Citing websites, social media & other online content: MLA (9th ed.) citation guide


This guide is based on the MLA Handbook for Writers of Research Papers, 9th ed. and provides selected citation examples for common types of sources.

For more detailed information, please consult the full manual: available in print and online.

See section 5.31-5.36 (pages 138-144) of the Handbook for more information and examples of citing various online resources.



When citing websites, social media and online content, recall the MLA core elements. Whether it is a tweet, Instagram post, TikTok video, recipe blog or something else, keep the core elements in mind and focus on what would be the title of the piece, the author, and what may be additional relevant information (e.g. containers). Include date of publication, if relevant and available. If you need more guidance, just ask us.

Note: it is recommended that you include "date of access" in your citations, since online material is often edited, changed or removed. 

In-text citations for social media are created as usual, using the author’s name or the title if there is no known author. Social media rarely has page numbers, paragraph numbers or section headings, so this information is left out of the in-text citation.

For more on citing social media, please see the MLA's post on Citing material posted on social media platforms.


  • There is no one way to cite a website; we are actually citing the content we have found on that website.
  • The website and/or URL are likely a container, or a location.
  • The content of what you are citing is where you will find the title, author, contributors, etc.
  • If you are citing any of the following, and you found it on a website, refer to the relevant section of the guide for the relevant material: article, e-book, dictionary entry found online, non-social media image, film, or podcast.


  • You can usually omit the http:// part of a URL unless you are creating a document where you wish the URL to be a clickable hyperlink (note, in some cases the URL will still work without http:// but not always) (195).
  • If a URL runs more than three full lines or is longer than the rest of the entry, truncate it (196). Avoid citing URLs produced by shortening services (like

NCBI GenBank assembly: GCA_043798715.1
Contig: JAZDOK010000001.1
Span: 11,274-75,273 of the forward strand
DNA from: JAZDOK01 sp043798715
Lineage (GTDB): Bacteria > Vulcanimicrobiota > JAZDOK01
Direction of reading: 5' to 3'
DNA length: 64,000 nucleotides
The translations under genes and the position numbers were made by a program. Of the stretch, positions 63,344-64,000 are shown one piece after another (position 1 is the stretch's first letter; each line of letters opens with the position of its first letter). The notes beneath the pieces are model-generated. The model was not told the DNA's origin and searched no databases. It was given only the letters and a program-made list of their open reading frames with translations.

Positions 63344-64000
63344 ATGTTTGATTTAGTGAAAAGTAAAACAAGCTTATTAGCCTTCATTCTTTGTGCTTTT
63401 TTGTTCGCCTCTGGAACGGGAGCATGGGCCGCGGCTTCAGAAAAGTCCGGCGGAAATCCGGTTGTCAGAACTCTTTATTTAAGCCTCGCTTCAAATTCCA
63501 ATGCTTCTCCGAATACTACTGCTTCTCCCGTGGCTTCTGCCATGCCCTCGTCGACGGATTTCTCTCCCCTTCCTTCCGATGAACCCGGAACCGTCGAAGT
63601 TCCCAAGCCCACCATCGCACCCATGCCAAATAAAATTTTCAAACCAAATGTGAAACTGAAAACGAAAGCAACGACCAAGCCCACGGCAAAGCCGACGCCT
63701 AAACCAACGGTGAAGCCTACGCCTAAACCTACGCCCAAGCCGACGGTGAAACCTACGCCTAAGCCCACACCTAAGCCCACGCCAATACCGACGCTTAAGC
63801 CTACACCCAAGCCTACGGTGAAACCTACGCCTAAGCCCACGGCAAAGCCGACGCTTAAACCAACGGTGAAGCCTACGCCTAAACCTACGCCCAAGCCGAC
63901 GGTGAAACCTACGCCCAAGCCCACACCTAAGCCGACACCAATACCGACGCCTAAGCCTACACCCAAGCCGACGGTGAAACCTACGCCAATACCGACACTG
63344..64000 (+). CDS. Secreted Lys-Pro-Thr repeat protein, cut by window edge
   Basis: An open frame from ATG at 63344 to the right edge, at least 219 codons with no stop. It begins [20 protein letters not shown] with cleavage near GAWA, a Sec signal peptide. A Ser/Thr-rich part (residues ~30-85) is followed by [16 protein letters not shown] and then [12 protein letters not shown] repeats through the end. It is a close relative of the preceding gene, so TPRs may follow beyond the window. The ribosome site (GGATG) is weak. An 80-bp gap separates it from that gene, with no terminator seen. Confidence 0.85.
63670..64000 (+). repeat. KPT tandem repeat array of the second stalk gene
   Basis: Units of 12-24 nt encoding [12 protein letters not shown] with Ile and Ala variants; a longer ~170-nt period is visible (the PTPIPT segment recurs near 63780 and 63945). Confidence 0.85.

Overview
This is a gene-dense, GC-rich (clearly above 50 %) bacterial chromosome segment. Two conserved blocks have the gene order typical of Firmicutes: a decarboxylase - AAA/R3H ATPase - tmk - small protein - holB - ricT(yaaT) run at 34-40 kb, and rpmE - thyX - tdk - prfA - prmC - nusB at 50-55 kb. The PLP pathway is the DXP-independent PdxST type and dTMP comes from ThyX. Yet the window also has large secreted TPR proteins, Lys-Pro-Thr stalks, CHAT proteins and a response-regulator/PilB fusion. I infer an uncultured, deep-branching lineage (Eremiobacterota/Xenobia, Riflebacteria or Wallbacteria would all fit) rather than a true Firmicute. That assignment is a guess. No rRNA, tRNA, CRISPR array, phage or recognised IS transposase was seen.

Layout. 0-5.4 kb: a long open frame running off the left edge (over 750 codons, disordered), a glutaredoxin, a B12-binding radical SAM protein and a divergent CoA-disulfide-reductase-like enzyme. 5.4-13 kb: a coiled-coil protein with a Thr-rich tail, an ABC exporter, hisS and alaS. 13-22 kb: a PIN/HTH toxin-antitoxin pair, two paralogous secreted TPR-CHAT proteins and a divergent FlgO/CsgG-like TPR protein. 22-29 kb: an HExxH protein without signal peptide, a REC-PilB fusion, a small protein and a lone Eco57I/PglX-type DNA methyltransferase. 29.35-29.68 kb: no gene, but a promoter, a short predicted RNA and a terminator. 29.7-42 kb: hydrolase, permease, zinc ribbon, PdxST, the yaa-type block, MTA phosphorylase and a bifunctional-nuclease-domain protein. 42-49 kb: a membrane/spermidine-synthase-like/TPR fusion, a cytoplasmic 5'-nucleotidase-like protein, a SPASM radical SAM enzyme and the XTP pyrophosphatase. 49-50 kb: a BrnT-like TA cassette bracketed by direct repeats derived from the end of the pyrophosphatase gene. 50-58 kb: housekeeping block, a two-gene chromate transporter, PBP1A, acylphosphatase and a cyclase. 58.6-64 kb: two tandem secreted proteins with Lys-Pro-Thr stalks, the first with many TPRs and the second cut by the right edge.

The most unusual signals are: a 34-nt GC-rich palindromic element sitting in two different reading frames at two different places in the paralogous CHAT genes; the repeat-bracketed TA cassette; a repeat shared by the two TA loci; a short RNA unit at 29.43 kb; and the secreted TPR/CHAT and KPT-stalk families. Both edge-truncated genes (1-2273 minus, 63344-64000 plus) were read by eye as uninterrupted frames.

• See pages 195-96 (sections 5.95-5.98) in the Handbook for more on URLs 


  • If a work was found via an app, this should be noted at the end of the citation (e.g TikTok app) in place of a URL.
  • It is better to find a version of the content that has a URL attached (e.g. find an episode of a show on Netflix through a web browser rather than in the Netflix App) but this is not always possible.
  • If a work is found via a social media site in a browser, the site is listed as a container (italicized), and the URL is placed at the end, before the access date.
  • Please see the images section for examples of citations for apps versus material found via web browser.

See Citing audiovisual materials for more on citing apps. 


  • In the author field of your works cited entry, place the handle of the creator in square brackets (preceded by the @ symbol), after the author’s name, and before the period (326).
  • When the author’s name and the handle are very similar, you may omit the handle.
  • For tweets, the entire tweet with original punctuation/capitalization is recreated within the title field.
  • Facebook posts can be lengthy; describe the post instead of re-posting its content.

Works cited for a tweet:

Karfa, Resham [@reshamkarfa] “Which book would you prefer to read: a unique story that's well written, or a common story that is superbly written?” Twitter, 24 Oct. 2022, 6:50 p.m.,

In this next example, the author is How to Save a Planet, and their handle is @how2saveaplanet. The author and handle are very similar, so the handle is omitted:

How to Save a Planet. “A well manicured lawn can require a lot of time & water. Turf, on the other hand, doesn’t need any water, but is it really the better option? On this week's episode of #How2SaveAPlanet we’re exploring the environmental & sociological impact of lawns.” Twitter, 8 Sept. 2022, 3:14 p.m., Accessed 26 Oct. 2022.


For images found on social media, create a short description to be included after the author and handle (if including one). Use normal formatting, i.e. no quotation marks or italics.

Works cited for an image viewed in an app

Museum of Anthropology [@moa_ubc]. Image of a person in a pink coat viewing a Haida totem pole inside the Museum of Anthropology. 10 Aug 2022, Instagram app.

An image viewed online

Note: The Instagram handle [@bikekitchenubc] was omitted because it is very similar to the name of the shop (i.e. the author).

The Bike Kitchen. Image of a storage room filled with bicycles. Instagram, 7 Oct. 2022,

See Citing tables & figures for more on citing images.